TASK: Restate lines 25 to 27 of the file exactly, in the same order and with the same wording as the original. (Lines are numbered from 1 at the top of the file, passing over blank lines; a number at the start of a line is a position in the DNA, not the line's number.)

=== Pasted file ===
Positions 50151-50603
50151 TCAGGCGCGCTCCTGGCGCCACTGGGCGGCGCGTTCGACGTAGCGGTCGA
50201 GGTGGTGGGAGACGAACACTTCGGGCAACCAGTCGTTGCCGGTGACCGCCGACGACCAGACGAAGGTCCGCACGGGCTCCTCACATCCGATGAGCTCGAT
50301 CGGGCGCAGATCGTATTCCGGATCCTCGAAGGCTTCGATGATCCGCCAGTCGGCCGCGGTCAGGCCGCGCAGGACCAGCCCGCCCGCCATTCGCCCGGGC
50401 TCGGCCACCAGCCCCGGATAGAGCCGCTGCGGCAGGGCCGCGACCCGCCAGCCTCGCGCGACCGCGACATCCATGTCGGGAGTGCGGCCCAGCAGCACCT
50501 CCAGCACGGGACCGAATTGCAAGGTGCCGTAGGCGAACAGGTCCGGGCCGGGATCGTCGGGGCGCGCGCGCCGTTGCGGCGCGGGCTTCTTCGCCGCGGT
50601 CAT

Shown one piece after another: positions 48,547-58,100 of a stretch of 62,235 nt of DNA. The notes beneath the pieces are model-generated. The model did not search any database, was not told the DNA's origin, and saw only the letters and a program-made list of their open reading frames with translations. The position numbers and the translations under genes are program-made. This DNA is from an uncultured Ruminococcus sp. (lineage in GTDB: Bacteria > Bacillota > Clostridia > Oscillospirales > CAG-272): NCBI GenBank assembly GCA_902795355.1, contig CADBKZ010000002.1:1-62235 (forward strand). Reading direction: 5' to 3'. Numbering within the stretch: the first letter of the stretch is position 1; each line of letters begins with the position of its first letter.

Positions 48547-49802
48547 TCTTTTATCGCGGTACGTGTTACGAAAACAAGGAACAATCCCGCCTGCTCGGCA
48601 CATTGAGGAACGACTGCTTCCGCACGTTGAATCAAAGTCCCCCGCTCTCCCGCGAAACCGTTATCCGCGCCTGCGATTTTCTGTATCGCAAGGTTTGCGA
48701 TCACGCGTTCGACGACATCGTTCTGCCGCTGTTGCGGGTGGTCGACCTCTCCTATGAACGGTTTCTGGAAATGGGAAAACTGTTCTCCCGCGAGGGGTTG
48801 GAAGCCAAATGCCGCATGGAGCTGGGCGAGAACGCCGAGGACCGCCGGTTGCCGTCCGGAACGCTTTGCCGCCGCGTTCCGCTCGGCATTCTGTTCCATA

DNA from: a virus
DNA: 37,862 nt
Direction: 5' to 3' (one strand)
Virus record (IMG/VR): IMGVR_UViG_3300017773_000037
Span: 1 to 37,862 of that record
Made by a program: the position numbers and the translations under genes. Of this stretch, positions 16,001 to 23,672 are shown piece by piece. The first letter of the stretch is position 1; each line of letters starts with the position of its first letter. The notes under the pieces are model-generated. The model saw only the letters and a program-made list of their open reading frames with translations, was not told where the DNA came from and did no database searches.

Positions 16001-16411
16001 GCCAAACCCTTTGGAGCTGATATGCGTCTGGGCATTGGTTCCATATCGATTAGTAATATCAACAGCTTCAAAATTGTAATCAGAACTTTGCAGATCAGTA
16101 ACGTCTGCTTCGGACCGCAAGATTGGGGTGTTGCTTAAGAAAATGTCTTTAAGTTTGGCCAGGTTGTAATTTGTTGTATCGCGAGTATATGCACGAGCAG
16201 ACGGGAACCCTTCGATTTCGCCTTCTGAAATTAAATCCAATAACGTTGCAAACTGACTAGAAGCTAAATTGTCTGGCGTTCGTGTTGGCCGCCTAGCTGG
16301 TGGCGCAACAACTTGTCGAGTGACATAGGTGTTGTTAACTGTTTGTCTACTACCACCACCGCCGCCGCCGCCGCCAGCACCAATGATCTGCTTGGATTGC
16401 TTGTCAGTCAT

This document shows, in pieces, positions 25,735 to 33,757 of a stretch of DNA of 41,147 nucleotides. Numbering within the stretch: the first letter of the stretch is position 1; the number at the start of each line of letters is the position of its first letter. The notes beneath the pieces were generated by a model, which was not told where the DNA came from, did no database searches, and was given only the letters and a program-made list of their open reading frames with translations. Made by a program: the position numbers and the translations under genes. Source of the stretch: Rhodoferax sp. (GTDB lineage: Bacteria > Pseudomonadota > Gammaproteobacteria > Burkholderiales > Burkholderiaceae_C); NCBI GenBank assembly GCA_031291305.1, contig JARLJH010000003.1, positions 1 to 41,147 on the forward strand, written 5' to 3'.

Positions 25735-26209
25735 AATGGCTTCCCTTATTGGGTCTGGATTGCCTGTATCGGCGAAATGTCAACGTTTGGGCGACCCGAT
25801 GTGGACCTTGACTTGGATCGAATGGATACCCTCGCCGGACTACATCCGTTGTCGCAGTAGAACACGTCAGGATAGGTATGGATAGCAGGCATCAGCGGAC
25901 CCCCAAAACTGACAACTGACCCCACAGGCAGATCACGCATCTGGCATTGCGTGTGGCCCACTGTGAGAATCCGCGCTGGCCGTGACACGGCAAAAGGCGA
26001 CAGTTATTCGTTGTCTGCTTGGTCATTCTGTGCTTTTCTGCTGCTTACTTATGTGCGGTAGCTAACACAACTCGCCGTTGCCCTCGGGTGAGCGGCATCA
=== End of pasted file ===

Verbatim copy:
16401 TTGTCAGTCAT

This document shows, in pieces, positions 25,735 to 33,757 of a stretch of DNA of 41,147 nucleotides. Numbering within the stretch: the first letter of the stretch is position 1; the number at the start of each line of letters is the position of its first letter. The notes beneath the pieces were generated by a model, which was not told where the DNA came from, did no database searches, and was given only the letters and a program-made list of their open reading frames with translations. Made by a program: the position numbers and the translations under genes. Source of the stretch: Rhodoferax sp. (GTDB lineage: Bacteria > Pseudomonadota > Gammaproteobacteria > Burkholderiales > Burkholderiaceae_C); NCBI GenBank assembly GCA_031291305.1, contig JARLJH010000003.1, positions 1 to 41,147 on the forward strand, written 5' to 3'.

Positions 25735-26209